Aberra: I’m curious about what you think of the art and music being created to reflect the moment we’re in and how to cover that.

Giorgis: It’s hard to say. I don’t want to write a definitive piece about protest music right now, because people are still protesting. It’s only been a month. I find myself hesitating to write pieces that are declarative or diagnostic. But when and where possible, I’m really curious about the tensions that artists are feeling and the tensions that are pulling people toward art.

We have an opportunity to think a lot about how the specter of violence, in general, informs art that folks make, how certain kinds of art are criminalized, and why. It’s an interesting moment to think about. One thing I’ve been kind of tossing around in my head, but I’m not sure exactly what it's going to be, is about the elegy as a poetic form. And how I can think of, off the top of my head, 10 to 15 poems throughout the years from Black folks who have written an elegy of a lost person, whether it’s from state violence, gun violence, or interpersonal violence. There’s a fluency in that form that Black writers have that is (1) obviously tragic, and (2) worth thinking about and studying at the level of craft.

Aberra: I know you’re a poetry lover. What are some poems or poets you’ve felt close to lately?

Giorgis: I’ve been reading a lot of June Jordan … A poem called “Democracy Poem” is one of my favorites. Vann [R. Newkirk II, another Atlantic staff writer] actually just recommended a book of poetry by Dionne Brand called “Inventory” that I ordered, so I’m excited about that.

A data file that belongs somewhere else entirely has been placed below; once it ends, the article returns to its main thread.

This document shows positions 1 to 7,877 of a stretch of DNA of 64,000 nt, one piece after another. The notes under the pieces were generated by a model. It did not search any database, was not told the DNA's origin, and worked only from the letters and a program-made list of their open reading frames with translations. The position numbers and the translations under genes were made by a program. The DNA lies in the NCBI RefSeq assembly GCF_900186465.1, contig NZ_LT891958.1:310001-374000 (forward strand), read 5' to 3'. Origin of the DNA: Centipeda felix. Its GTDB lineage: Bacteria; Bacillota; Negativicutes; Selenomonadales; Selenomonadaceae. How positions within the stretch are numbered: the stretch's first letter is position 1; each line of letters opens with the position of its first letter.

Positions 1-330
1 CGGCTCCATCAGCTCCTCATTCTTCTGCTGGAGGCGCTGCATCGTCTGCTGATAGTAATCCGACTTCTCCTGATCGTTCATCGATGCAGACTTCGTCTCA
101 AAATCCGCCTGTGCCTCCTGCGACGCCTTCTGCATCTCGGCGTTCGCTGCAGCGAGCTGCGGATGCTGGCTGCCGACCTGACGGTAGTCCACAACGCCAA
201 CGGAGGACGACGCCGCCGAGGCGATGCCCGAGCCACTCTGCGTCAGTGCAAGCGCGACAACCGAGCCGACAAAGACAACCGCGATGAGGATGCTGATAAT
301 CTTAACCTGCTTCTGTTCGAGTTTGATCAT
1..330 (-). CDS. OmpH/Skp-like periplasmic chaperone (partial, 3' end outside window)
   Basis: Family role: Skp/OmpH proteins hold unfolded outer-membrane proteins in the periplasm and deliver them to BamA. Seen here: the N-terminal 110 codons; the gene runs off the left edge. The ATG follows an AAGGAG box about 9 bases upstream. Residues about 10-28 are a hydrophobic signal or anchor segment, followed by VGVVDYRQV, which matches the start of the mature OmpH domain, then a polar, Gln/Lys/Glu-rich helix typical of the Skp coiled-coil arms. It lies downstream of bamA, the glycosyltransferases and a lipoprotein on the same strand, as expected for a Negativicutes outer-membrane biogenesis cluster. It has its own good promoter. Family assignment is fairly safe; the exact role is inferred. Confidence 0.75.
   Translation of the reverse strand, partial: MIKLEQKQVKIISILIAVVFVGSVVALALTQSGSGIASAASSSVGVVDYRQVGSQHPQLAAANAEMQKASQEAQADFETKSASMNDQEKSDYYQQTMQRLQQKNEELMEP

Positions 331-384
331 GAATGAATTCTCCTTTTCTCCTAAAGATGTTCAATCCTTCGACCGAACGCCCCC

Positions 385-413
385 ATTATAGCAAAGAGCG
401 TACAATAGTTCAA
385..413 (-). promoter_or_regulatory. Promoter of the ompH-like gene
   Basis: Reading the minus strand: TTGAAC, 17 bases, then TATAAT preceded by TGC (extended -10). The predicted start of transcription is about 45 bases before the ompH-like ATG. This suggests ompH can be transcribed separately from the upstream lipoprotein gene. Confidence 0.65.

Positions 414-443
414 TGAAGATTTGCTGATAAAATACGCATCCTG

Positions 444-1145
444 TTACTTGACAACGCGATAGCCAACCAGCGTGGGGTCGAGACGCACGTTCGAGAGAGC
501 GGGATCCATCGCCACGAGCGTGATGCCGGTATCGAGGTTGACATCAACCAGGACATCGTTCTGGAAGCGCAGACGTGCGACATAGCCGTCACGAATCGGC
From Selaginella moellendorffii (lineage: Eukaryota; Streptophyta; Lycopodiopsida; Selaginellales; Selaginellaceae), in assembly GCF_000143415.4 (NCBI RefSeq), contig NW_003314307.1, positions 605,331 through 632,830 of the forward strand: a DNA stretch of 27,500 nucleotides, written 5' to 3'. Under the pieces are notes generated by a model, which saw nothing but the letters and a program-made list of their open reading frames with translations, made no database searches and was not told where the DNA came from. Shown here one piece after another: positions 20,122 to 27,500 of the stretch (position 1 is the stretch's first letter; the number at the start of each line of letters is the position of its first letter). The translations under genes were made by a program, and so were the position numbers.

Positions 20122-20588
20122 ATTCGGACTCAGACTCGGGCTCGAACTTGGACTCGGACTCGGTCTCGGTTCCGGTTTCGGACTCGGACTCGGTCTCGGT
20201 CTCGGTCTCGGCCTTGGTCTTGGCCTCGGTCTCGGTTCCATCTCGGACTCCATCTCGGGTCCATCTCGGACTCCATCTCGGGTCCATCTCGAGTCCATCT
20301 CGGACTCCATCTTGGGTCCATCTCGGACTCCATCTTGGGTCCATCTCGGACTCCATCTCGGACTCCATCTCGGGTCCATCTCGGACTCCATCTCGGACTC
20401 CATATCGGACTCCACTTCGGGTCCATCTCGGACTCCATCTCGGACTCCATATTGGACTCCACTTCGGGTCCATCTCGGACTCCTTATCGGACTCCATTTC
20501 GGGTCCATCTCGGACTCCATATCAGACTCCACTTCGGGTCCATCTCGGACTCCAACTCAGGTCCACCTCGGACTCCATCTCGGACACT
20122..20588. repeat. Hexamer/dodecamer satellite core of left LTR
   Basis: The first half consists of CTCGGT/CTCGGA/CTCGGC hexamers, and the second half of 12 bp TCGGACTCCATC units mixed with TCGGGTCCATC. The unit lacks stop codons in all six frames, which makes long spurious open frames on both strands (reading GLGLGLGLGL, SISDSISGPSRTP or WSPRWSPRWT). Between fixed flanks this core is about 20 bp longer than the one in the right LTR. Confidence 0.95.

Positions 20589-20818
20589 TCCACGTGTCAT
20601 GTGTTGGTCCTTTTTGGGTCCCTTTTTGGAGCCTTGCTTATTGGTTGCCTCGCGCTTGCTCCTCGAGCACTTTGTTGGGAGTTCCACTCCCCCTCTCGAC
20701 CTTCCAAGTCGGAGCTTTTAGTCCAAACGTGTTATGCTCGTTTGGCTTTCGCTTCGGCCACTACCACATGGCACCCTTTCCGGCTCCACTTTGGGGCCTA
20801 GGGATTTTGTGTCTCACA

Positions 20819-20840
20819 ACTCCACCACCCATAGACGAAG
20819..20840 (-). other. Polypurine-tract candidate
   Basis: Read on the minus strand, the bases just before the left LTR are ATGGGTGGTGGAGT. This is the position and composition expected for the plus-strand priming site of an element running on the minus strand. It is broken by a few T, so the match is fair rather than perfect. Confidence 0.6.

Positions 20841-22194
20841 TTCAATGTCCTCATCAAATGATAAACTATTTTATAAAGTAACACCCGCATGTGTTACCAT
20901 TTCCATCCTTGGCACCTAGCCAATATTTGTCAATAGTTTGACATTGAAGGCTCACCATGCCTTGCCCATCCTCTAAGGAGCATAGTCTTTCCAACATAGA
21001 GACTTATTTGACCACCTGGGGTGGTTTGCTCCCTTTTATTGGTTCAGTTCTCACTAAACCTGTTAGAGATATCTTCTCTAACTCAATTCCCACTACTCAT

I’ve been revisiting Audre Lorde, Lucille Clifton, and Essex Hemphill. A lot of people from the past have helped me root myself whenever I’ve felt like I’m floating in this moment. There’s a lot of contemporary poets I’ve been reaching for, like Safia Elhillo. She shared a poem recently about seeing her friends in dreams. Also, Nate Marshall, José Olivarez, Clint Smith, Eve Ewing, and Momtaza Mehri. All of that has been heavy and intense, but I think it's helped root me in the broader ecosystem that my work fits into and draws from artistically, thematically, and also at a human level.

COURTESY OF HANNAH GIORGIS

Aberra: You also write short stories and are working on a novel. Can you tell us about your creative-writing journey and how you balance that with your culture writing?